Windermere Real Estate is proud to partner with Gardner Economics on this analysis of the Oregon and Southwest Washington real estate market. This report is designed to offer insight into the realities of the housing market. Numbers alone do not always give an accurate picture of local economic conditions; therefore our goal is to provide an explanation of what the statistics mean and how they impact the Oregon and Southwest Washington housing economy. We hope that this information may assist you with making an informed real estate decision. For further information about the real estate market in your area, please contact your Windermere agent.
Oregon job growth in the areas contained in this report slowed a little in the second quarter with the addition of 31,509 jobs, or an increase of 1.8%. That said, during the quarter, employment rose by 17,508 jobs (+1%) which is still not a bad figure.
When compared to the second quarter of 2013, growth was strongest in Klamath County, where employment grew by 4.9 percent (1,090 jobs). This was followed by Clark (+4.2%) and Deschutes (+3%) Counties.
Job losses were somewhat more widespread than those seen a year ago; however, the total losses amounted to only 1,030 positions. The largest declines were seen in the Medford market where there was a loss of 630 jobs.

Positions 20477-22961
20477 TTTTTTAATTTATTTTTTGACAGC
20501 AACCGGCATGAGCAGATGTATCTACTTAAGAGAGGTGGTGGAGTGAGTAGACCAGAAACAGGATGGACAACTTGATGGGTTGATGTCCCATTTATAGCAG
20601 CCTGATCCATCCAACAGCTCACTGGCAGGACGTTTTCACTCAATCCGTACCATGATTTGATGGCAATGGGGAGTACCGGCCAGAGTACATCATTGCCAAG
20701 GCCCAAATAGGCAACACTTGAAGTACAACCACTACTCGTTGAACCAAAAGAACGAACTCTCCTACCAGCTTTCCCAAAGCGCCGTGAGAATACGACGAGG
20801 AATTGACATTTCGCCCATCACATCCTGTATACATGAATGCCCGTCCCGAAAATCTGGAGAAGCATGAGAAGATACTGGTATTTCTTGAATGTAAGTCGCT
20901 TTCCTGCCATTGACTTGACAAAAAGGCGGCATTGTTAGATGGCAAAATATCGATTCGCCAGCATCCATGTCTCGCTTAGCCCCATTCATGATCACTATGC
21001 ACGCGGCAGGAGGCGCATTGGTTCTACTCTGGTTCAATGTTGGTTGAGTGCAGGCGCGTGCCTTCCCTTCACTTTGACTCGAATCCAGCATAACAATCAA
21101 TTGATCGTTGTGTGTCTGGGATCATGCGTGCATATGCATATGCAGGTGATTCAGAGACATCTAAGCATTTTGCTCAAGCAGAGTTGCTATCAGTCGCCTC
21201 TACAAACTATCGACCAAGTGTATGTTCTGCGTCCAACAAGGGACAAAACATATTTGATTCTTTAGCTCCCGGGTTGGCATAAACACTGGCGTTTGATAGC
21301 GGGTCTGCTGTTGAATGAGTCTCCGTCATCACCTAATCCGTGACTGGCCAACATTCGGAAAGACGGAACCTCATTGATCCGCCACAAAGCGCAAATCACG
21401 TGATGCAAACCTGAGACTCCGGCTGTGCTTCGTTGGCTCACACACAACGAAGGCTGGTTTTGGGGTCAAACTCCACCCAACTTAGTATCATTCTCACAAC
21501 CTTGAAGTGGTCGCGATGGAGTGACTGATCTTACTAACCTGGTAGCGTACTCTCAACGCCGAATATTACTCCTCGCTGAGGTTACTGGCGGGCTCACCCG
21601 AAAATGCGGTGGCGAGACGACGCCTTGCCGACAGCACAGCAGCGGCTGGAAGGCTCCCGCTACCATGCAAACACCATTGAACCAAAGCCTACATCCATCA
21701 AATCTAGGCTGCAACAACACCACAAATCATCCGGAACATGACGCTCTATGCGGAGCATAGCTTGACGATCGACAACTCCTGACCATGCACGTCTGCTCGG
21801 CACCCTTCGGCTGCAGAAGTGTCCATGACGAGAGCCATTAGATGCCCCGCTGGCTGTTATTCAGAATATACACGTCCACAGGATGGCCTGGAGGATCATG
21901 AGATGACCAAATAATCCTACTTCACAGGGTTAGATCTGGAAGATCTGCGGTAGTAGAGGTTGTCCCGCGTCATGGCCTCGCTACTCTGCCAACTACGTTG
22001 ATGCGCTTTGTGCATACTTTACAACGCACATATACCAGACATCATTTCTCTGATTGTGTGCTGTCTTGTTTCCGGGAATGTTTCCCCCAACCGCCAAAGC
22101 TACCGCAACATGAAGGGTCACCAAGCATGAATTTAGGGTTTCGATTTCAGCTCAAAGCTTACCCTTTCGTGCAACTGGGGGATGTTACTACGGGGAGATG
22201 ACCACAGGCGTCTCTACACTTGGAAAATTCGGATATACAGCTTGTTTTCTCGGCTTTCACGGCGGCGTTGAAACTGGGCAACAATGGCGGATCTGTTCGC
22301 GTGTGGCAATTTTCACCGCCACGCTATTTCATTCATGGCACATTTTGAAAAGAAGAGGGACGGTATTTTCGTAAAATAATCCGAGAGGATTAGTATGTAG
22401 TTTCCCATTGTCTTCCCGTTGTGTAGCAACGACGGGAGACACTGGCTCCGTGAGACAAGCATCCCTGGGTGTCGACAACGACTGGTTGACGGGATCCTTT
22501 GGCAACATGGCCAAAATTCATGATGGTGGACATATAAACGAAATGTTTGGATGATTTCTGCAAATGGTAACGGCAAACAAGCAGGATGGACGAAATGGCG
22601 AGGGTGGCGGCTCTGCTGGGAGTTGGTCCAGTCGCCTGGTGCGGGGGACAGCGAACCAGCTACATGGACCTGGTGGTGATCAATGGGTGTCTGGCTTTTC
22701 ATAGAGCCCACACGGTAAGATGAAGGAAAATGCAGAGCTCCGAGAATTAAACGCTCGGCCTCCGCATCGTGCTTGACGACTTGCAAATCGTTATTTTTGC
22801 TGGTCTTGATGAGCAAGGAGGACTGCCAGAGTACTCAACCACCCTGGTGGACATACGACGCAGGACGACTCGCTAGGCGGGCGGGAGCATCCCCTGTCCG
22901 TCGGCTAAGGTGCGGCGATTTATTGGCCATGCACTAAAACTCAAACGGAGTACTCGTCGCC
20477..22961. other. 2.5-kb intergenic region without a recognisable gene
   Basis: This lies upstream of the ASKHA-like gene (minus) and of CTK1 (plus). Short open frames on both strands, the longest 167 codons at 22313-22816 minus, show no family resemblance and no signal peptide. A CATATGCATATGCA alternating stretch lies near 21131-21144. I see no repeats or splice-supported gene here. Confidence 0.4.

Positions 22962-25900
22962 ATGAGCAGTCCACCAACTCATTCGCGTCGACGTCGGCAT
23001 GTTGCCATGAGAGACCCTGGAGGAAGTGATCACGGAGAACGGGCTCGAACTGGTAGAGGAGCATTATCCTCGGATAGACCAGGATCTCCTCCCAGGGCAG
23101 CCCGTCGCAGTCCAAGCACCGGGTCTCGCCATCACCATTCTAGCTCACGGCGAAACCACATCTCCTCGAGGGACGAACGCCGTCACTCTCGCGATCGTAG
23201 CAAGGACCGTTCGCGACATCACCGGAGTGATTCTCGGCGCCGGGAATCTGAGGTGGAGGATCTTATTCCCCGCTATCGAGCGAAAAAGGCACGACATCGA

At the end of 2013, I suggested that the region should add 35,000 jobs in 2014 and we appear to still be pretty much on track to achieve that figure.
In line with our last report, the unemployment rate continues to drop and now every county in the region has an unemployment rate below that seen a year ago. Additionally, the rate is also lower than seen at the end of the first quarter, which suggests that the market is improving in both the near- and longer-term.
It is also worth noting that all of the counties within this report can now say that their unemployment rate is below ten percent. This is a key psychological barrier and, as regular readers will be aware, I had worried that many counties appeared to be stuck above this threshold. This is now no longer the case.
If there is something that still concerns me it is that the state, after adding close to 44,000 jobs in 11-straight months of growth, saw payroll employment shrink by 4,300 jobs in June. And what’s even more disconcerting is that the construction industry dropped by 3,600 jobs at a time when, traditionally, employment should be growing.